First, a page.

After much consideration on whether to bid for the 2026 or the 2030 edition of the Commonwealth Games, Indian sports authorities have decided to opt for the former option. This is a welcome move as, till some time ago, the Indian Olympic Association (IOA) was even contemplating boycotting the 2022 edition of the games due to shooting being removed as an event from it.
The IOA had approached the government for clearing their proposal to bid for either the 2026 or 2030 CWG. Now that this clearance has been obtained, IOA can move ahead full throttle to ensure that the country hosts this multilateral event for a second time – after the 2010 edition.
However, there are certain questions that need to be asked. Is there a danger that the fiasco that ensued in the run-up to the 2010 edition repeats itself? Will the games be of any help to the country? Will it promote sports in a way that the legacy of the games becomes useful?
As far as the first question is concerned, one can be rather optimistic that, once bitten, twice shy, the government, whoever be in charge, would make sure that the organisation of the games goes through a more streamlined and transparent process. It would be helpful if the government directly oversees the procedures rather than totally relying on the independent sports bodies to play their games.
The organizing committee that is formed for the games, if India does indeed secure the rights for them, should consist of some eminent personalities, belonging to various disciplines, to ensure a diverse and valuable input. Regulatory authorities should be given the task of keeping a hawk's eye on the expenditure side of things.
But the more important question that arises is whether the games would be of any consequence in promoting sports. This is where the legacy of the 2010 edition is mixed. While the games did create a fervor around Indian sports and generated a lot of excitement, it can't be said that they played a pivotal role in boosting the culture of sports to a much higher level.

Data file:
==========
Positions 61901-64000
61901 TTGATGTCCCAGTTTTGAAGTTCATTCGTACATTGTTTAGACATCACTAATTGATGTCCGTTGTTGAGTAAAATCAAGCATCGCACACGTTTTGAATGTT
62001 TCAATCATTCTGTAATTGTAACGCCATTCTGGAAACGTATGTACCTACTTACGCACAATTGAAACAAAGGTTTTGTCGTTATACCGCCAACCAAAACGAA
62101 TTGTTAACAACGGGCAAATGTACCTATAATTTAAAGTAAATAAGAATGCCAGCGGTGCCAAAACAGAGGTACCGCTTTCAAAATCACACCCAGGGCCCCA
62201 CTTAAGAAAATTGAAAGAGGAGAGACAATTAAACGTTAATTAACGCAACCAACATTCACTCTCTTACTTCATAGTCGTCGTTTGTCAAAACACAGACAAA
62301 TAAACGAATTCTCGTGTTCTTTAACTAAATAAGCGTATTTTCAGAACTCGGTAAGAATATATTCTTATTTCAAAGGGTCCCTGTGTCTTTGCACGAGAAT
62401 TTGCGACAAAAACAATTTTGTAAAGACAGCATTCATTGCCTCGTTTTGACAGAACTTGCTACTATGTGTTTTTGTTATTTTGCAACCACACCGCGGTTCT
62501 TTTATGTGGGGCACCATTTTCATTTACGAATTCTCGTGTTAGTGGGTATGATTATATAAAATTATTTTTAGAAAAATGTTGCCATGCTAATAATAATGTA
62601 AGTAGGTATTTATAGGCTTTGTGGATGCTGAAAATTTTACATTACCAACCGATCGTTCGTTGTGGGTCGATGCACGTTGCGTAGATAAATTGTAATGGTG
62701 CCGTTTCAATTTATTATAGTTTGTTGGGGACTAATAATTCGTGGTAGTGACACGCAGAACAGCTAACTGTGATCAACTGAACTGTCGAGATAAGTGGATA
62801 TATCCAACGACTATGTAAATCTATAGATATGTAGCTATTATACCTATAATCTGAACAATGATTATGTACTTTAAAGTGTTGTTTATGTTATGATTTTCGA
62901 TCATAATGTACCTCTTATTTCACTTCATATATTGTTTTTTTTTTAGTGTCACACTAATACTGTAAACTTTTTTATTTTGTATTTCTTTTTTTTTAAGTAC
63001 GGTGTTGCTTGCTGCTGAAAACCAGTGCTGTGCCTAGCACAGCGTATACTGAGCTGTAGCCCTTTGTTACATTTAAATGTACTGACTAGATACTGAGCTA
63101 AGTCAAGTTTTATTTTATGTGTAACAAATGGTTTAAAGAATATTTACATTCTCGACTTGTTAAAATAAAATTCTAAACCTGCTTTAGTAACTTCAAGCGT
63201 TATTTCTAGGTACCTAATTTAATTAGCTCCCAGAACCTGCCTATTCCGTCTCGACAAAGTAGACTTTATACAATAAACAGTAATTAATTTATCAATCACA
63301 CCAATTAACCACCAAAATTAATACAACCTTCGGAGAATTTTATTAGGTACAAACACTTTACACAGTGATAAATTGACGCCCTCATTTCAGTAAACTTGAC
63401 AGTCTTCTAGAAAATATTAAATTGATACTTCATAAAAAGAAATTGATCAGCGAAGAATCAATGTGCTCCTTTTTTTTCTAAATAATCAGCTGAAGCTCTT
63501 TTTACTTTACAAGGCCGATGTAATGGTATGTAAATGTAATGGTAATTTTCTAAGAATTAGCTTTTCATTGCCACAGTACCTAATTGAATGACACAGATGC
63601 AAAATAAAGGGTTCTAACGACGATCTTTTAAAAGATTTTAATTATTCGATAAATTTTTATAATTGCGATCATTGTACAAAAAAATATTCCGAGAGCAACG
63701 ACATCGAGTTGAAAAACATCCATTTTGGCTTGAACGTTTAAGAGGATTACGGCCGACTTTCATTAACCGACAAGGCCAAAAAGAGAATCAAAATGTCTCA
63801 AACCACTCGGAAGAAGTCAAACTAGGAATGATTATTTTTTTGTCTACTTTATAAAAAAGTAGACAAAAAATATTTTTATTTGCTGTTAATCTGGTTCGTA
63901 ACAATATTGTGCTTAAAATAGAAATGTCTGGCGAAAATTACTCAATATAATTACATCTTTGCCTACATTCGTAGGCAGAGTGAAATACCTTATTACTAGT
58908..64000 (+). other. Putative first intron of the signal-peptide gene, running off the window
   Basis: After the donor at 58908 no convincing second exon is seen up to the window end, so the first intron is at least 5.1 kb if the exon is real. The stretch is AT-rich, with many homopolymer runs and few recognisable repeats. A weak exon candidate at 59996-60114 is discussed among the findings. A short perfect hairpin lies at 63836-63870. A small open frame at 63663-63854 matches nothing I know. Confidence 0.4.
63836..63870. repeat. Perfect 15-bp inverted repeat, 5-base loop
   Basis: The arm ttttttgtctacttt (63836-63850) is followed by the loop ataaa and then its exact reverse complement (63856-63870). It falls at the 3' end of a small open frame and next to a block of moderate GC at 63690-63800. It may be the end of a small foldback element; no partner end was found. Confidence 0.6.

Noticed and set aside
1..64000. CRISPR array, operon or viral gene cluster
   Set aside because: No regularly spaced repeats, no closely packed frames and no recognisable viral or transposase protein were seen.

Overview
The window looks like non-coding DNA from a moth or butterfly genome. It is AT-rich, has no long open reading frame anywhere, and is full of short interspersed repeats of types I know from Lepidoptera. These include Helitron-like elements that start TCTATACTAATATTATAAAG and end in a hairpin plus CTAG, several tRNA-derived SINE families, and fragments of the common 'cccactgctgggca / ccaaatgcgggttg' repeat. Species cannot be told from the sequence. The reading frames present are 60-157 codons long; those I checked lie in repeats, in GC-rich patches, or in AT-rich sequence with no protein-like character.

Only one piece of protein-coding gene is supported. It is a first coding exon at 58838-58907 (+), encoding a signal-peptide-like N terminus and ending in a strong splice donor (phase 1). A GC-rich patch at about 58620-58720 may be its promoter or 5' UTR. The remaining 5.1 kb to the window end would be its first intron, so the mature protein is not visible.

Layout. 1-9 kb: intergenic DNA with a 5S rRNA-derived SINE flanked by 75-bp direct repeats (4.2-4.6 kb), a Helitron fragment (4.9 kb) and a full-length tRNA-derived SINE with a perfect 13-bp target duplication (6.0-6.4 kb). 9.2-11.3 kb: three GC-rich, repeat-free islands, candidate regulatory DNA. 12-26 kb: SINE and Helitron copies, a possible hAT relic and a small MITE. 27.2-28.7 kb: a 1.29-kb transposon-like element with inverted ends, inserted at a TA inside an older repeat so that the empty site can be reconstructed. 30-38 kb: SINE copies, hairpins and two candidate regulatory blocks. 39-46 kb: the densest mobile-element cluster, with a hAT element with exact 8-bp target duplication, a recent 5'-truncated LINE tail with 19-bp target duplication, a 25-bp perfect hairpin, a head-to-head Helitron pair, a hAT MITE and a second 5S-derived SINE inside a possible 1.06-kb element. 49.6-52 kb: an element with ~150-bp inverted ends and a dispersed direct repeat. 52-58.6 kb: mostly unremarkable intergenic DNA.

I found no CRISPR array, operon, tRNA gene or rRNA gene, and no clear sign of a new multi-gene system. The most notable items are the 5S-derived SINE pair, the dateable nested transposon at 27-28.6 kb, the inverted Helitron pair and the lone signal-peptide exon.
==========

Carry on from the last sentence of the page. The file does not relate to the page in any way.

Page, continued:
To ensure that the games are valuable to the country in the following years also, it would be very beneficial to hold them, not in Delhi, but in a less privileged place. This would allow good infrastructure to be built in those areas that can be used in future to promote sports.
On top of that, the new facilities should be world class and completed at least a year before the games, so that Indian players can practice in them and get a clear home advantage. There should also be the participation of the larger society in the promotion and organisation of the games. It should encourage ordinary people, especially school kids, to join in the preparation.
Lastly, for goodness sake, the cultural events surrounding the 2026 edition should be more reflective of India's great and ancient culture. In 2006, at the closing ceremony of the Melbourne Games, the invitation to India was extended through silly Bollywood song and dance numbers and by making Lara Dutta and Priyanka Chopra parade through the stadium.
The games should be used to promote true Indian culture, with its depth and profoundness, not the shallow and cheap entertainment of Bollywood variety. If this can be accomplished, the games would be a success.